The results provide new directions for future research into AAA pathogenesis to study the role of novel genes confirmed here. New treatments and diagnostic tools for AAA could potentially be identified by studying these novel pathways.
PMCID: PMC3782105  PMID: 22797469
gene expression; vascular biology; aorta; abdominal aortic aneurysm
3.  Role of Complement Cascade in Abdominal Aortic Aneurysms 
The goal of this study was to investigate the role of complement cascade genes in the pathobiology of human abdominal aortic aneurysms (AAAs).
Methods and Results
Results of a genome-wide microarray expression profiling revealed 3,274 differentially expressed genes between aneurysmal and control aortic tissue. Interestingly, 13 genes in the complement cascade were significantly differentially expressed between AAA and the controls. In silico analysis of the promoters of the 13 complement cascade genes showed enrichment for transcription factor binding sites for STAT5A. Chromatin-immunoprecipitation experiments demonstrated binding of transcription factor STAT5A to the promoters of the majority of the complement cascade genes. Immunohistochemical analysis showed strong staining for C2 in AAA tissues.
These results provide strong evidence that the complement cascade plays a role in human AAA. Based on our microarray studies, the pathway is activated in AAA, particularly via the lectin and classical pathways. The overrepresented binding sites of transcription factor STAT5A in the complement cascade gene promoters suggest a role for STAT5A in the coordinated regulation of complement cascade gene expression.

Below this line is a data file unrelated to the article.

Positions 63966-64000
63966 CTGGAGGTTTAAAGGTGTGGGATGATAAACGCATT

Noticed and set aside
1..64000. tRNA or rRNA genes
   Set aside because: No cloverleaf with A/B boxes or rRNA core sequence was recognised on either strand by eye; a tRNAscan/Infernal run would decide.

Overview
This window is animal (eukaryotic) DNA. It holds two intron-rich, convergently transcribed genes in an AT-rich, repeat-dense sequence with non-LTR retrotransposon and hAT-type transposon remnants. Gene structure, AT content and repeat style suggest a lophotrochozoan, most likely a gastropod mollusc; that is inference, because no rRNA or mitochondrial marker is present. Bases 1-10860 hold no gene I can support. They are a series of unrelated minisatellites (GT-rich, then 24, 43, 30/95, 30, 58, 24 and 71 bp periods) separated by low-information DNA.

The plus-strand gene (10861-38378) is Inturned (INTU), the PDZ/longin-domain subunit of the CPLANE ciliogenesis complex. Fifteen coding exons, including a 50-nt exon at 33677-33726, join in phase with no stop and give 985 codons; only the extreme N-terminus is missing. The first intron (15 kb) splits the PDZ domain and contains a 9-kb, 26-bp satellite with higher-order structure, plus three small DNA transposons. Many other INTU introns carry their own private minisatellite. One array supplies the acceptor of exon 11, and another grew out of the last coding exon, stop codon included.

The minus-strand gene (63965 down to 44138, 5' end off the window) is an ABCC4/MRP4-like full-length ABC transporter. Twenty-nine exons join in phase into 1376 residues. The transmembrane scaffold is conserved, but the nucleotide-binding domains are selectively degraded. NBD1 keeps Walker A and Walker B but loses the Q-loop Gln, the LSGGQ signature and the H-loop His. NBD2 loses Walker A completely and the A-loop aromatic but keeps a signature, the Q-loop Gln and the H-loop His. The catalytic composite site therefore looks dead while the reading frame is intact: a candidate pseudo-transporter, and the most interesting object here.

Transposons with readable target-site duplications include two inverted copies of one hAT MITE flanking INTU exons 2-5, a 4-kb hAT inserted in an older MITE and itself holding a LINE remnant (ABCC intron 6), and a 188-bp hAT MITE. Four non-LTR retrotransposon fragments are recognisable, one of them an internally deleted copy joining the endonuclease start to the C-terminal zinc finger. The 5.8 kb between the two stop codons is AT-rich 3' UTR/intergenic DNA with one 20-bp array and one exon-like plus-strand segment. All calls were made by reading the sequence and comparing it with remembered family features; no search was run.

PMCID: PMC3712630  PMID: 21493888
Abdominal aortic aneurysm; complement cascade; genetic association study; STAT5; chromatin immunoprecipitation
4.  MicroRNA expression signature in human abdominal aortic aneurysms 
BMC Medical Genomics  2012;5:25.
Abdominal aortic aneurysm (AAA) is a dilatation of the aorta affecting most frequently elderly men. Histologically AAAs are characterized by inflammation, vascular smooth muscle cell apoptosis, and extracellular matrix degradation. The mechanisms of AAA formation, progression, and rupture are currently poorly understood. A previous mRNA expression study revealed a large number of differentially expressed genes between AAA and non-aneurysmal control aortas. MicroRNAs (miRNAs), small non-coding RNAs that are post-transcriptional regulators of gene expression, could provide a mechanism for the differential expression of genes in AAA.